The strategy for designing the map is based on a very popular board game, the 'Settlers of Catan'. One of the reasons behind its success is the creative way the board of the game is set. Instead of having a fixed game board, in Settlers of Catan in order to make the game board, players are provided with five different types of tiles. Tiles are arranged randomly at the beginning of every game to make the board of the game. Thus, as the arrangement of the tiles changes every time, the strategy of the game also chances. That allows the game to be very diverse in terms of strategies and provides players with endless different boards to play with.

Using the same strategy, we invite students to make their own map, using hexagon tiles each of which has the name of a concept written on it. At the end of each chapter, students are invited to take tiles with the names of the concepts discussed and place them on their map. Students can place their tiles so that concepts that have a connection are placed one next to the other. As the school year progresses and more tiles are added to the map, students begin to see in a tangible way, the number of different concepts they have learned, they get to revisit them, review the connections between them and imagine different ways of connecting them. Students can always go back to their maps and rearrange tiles based on new knowledge and by deciding which connections they want to depict. Just like in the game, the possibilities are endless and students create unique maps according to their own notion.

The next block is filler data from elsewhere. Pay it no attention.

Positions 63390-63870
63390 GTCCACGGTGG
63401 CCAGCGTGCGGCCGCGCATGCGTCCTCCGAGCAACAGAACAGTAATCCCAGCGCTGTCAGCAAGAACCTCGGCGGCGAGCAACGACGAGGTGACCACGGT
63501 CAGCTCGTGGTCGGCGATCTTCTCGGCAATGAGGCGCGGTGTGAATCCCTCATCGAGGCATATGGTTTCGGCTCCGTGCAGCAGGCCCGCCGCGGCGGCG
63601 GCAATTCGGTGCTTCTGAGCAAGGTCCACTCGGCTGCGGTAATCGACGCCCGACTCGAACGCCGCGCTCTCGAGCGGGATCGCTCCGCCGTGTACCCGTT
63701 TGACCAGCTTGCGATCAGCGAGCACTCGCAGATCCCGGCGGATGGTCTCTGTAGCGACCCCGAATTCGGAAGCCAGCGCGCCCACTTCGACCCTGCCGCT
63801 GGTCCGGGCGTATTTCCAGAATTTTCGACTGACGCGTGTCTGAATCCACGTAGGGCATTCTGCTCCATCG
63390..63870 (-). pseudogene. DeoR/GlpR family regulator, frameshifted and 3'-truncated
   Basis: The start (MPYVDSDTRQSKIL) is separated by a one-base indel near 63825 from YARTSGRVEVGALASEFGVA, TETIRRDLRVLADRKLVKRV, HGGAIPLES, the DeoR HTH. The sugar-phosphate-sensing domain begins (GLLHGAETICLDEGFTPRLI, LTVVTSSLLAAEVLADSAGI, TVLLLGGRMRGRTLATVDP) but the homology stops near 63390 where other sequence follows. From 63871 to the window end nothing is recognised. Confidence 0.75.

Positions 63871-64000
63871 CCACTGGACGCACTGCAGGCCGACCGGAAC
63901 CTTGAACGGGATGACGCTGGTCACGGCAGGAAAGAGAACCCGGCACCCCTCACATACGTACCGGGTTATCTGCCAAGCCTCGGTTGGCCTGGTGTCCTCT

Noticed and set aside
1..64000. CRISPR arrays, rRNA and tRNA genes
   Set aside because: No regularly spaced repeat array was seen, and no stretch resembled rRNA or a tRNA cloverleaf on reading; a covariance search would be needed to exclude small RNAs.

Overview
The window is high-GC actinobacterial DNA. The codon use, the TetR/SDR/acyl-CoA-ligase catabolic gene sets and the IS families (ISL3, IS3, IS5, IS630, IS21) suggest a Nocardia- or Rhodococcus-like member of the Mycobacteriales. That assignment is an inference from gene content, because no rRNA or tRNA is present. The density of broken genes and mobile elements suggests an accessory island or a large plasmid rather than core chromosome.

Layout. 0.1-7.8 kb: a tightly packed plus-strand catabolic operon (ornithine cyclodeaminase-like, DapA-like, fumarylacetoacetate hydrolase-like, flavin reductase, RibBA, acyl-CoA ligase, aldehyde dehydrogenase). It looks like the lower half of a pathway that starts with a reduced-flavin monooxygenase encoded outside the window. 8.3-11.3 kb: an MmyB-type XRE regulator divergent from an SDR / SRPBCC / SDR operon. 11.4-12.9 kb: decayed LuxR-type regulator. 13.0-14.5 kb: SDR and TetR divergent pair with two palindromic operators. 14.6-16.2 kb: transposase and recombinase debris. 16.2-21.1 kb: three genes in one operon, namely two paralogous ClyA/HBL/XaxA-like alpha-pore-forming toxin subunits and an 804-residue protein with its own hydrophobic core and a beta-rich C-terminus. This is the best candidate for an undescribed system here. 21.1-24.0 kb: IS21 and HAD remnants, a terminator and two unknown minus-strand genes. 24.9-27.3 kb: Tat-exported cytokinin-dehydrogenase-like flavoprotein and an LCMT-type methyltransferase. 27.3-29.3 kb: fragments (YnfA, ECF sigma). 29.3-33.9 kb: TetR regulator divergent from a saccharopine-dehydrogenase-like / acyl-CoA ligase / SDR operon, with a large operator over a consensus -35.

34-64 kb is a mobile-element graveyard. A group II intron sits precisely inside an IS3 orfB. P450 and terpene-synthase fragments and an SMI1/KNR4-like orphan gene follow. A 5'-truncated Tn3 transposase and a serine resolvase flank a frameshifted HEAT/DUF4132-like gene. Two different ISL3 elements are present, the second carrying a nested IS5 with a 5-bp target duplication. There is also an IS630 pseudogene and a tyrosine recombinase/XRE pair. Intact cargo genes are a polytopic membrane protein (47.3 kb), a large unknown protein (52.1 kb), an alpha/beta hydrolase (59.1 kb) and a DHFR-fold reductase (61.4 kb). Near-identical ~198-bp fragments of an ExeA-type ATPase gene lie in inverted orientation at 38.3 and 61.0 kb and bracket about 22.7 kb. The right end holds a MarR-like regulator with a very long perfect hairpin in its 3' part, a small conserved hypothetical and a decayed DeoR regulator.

The tiles designed by our team have eight different colours, one for each Big Idea. For each concept, the colour of the tile depends on the parent Big Idea. That way, while making their maps, students will get to mix concepts under different Big Ideas which is also a visual way of demonstrating the universality of science concepts and their interdisciplinary nature. Students can also choose to place the knowledge hive of each concept under the respective tile to keep all the information together. To place the tiles and design their maps, students can use different materials. They can use large sheets of canson paper, a foam board or anything else that suits your needs. If you collaborate with other science teachers, students can use the same map for all science classes and add tiles of concepts from every science discipline.

In the file below, you will find the coloured tiles of the 86 Basic Ideas of Science as presented in our 3D Interdisciplinary map of Science Ideas. Empty tiles are also added to further customize the activity.

View The Concept tiles › 

Materials' Translations









Back to Science as a Whole


POLAR STAR aims to bring together state-of-the-art learning pedagogies and combine them with exciting activities that focus on contemporary science, thus helping teachers to introduce STEAM successfully in their class. At the same time the project will focus on the development of students’ key skills and competences as well as deepening their knowledge of fundamental science principles, increasing their appreciation of science and technology and their role in todays’ societies. POLAR STAR aims to offer an open and innovative training framework to teachers of primary and secondary education which will focus on:

  • Promoting the 'Science as a Whole' concept;
  • Promoting a holistic STEM educational approach;
  • Promote the introduction of contemporary science activities in schools;